Pastries Carboneras

Let’s go on.

The restaurant you can see in the pic below is really old. To be precise, it is the oldest restaurant in the world, according to the Guinness Book of World Records. It is open since 1725.

Botín

This is Plaza Mayor:

Madrid main square

Some people love taking relaxing cups of café con leche in Plaza Mayor …

coffee Plaza Mayor

Exit:

Madrid Plaza Mayor

El Madrid de los Austrias has some others interesting, tranquil plazas and gardens, like this one:

Anglona Garden

That (above) is the Prince of Anglona Garden, and this (here below) is Plaza de la Villa:

Plaza de la Villa Madrid

Now follow me. Let’s walk around the Palacio Real (Royal Palace):

Royal Palace Madrid

In 1738 King Philip V ordered the construction of this impressive Royal Palace, which spanned 30 years. It replaced the previous palace (known as the “Royal Alcázar” ) which was destroyed by fire in 1734.

Palacio Real Madrid

The Royal Palace is well worth a visit. It is full of paintings, sculptures, luxurious furniture and tourists. No pics allowed in its interior.

Royal Palace of Madrid

Just in front of the Royal Palace there is a big square named Plaza de Oriente.

In its center there is an awesome statue.

Awesome statue

This statue is awesome because:

1.- The horse rears, and the entire weight of the sculpture balances on the two rear legs; a feat that had never before (1640) been attempted in a figure this size.

Philip IV horse

2.- It is awesome because it is a very well executed work of art. It was a made by the Italian sculptor Pietro Tacca and the Spanish sculptor Juan Martínez Montañés.

Madrid statue

3.- It is awesome because its artistic design was made by Diego Velázquez (one of the greatest painters in history) and its scientific design (in order for the horse to withstand centuries in that tiring position) was made by the Italian Galileo Galilei (one of the greatest physicists in history).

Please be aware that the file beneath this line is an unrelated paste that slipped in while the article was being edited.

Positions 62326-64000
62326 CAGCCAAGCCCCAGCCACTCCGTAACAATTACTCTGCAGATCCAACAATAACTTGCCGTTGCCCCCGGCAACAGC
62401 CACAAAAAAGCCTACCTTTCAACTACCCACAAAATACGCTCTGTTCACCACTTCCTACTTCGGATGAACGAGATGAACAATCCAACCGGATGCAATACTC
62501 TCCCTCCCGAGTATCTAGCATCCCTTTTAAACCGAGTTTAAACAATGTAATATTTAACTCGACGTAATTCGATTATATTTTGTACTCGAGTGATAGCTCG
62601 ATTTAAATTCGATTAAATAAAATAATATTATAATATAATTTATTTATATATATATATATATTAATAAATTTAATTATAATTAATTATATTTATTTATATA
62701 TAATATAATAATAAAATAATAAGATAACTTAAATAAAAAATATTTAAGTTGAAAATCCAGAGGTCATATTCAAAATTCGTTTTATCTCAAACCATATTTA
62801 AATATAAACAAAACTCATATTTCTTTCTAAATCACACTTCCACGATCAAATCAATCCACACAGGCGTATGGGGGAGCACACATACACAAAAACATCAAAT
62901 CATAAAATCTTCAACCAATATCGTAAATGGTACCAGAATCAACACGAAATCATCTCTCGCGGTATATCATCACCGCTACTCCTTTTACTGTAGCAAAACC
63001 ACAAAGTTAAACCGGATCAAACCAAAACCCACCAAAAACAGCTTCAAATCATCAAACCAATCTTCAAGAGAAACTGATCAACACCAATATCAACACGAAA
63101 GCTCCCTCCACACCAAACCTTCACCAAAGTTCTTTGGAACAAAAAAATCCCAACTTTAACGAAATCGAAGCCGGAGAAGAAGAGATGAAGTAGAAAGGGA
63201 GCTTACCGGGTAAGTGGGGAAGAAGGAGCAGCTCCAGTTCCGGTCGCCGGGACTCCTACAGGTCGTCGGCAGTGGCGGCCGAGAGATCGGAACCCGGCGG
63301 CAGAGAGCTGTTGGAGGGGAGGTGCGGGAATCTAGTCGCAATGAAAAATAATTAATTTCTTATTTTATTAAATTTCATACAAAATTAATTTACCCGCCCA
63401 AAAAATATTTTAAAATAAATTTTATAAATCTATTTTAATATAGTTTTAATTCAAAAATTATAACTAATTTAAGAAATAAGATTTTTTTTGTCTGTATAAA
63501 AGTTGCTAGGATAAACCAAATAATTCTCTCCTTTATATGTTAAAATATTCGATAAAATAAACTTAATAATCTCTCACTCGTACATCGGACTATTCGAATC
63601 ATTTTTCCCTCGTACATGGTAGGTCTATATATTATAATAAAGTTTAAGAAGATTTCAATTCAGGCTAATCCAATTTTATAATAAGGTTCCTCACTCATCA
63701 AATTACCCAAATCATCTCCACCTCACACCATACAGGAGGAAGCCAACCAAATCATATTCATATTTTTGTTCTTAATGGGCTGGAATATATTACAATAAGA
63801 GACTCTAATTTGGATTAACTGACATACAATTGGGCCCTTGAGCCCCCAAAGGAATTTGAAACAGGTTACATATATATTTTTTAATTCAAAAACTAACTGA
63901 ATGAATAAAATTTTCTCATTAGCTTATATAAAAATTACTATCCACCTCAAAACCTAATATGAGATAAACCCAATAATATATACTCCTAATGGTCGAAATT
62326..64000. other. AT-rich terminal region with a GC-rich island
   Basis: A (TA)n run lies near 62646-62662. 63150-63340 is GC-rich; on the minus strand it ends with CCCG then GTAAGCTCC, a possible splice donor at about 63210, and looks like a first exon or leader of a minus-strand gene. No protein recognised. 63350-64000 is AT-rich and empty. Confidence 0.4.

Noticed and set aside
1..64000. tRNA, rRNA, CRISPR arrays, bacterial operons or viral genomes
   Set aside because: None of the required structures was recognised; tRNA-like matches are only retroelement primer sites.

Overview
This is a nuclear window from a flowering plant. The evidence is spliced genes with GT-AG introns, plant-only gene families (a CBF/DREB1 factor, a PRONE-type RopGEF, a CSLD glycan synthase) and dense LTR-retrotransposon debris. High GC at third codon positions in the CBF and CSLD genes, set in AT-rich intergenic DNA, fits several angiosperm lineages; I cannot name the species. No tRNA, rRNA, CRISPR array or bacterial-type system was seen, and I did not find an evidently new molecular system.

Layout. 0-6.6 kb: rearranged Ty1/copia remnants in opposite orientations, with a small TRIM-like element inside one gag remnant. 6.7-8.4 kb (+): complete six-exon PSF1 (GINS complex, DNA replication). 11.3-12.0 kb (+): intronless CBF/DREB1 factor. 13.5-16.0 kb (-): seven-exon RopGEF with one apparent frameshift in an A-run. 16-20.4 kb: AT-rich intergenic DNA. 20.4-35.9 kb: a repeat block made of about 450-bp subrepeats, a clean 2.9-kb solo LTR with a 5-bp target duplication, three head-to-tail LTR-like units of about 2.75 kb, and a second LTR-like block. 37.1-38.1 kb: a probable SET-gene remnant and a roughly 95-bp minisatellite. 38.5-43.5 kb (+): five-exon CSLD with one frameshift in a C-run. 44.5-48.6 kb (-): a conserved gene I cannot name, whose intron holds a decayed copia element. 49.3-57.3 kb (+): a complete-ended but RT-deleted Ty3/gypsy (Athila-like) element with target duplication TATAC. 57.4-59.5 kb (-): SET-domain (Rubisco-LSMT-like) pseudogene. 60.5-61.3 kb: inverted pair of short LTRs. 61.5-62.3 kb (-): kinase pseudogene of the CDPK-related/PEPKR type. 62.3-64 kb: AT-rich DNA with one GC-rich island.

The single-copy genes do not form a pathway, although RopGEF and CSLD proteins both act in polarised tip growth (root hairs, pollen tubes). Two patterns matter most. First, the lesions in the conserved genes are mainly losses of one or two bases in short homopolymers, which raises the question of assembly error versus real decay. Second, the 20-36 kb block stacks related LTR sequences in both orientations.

In other words: teamwork at its best.

Felipe IV Madrid

The guy riding the horse is King Philip IV of Spain. He ruled Spain between 1621 and 1665.

The sun burns. Let’s go on.

Opera square Madrid

At the other side of Plaza de Oriente is the Teatro Real (Opera Theatre)

Teatro Real Madrid

Victoria liked music very much, but I don’t know if opera was included …

Verdi in Madrid

I am hungry.

As I told you before, Diego Velázquez (1599-1660) was a great painter. Most of his works are in Madrid, in the Prado Museum.

The Prado Museum

I mention the great Velázquez because I am hungry. Velázquez painted a “Woman Frying Eggs” …

I like fried eggs very much.

There are lots of traditional restaurants in Victoria’s neighborhood.

Mesones

The best place to eat such a simple and delicious dish as fryied eggs (or a variation with potatoes called “huevos rotos”) in Madrid …

Lucio's huevos rotos

… is Casa Lucio.

Casa Lucio Madrid

Yum!

I’m fine now. Let’s go on. We are about to finish this story about Victoria in Madrid.

This is the Convent of Las Descalzas Reales:

Royal Convent in Madrid

The convent resides in the former palace of King Charles I of Spain and Isabel of Portugal. Their daughter, Princess Juana de Austria, founded this convent of nuns in 1559.

Juana de Austria

Throughout the 16th and 17th centuries, Las Descalzas Reales attracted young noblewomen and rich widows. Each lady brought with her an offering. Works of art and all kinds of treasures quickly piled up, and the convent became one of the richest convents in Europe.

The Dowager Empress María of Austria (Princess Juana’s sister) lived from 1583 in retreat in this convent.

On 26 February 1603, the Empress María of Austria died.

María de Austria

Victoria composed a Requiem for her …

On 27 August 1611, Victoria died. He was buried in the Convent of Las Descalzas Reales, although nobody knows exactly where.

End of the story

STARRING (in alphabetical order):

Doménico (the Greek immigrant): El Greco, born Doménikos Theotokópoulos (1541 – 1614). He was a painter, sculptor and architect of the Spanish Renaissance. “El Greco” (The Greek) was a nickname. 

2014 marks the 400th anniversary of El Greco’s death. A host of celebratory events and exhibitions are being held across Spain this year, specially in Toledo, where El Greco spent most of his creative time. (Btw, did you read Covetotop’s A walk through the old Toledo and Lost in Toledo?)

The angelical musicians painted by El Greco in The Annunciation (The Prado Museum) are playing instruments from Victoria’s time.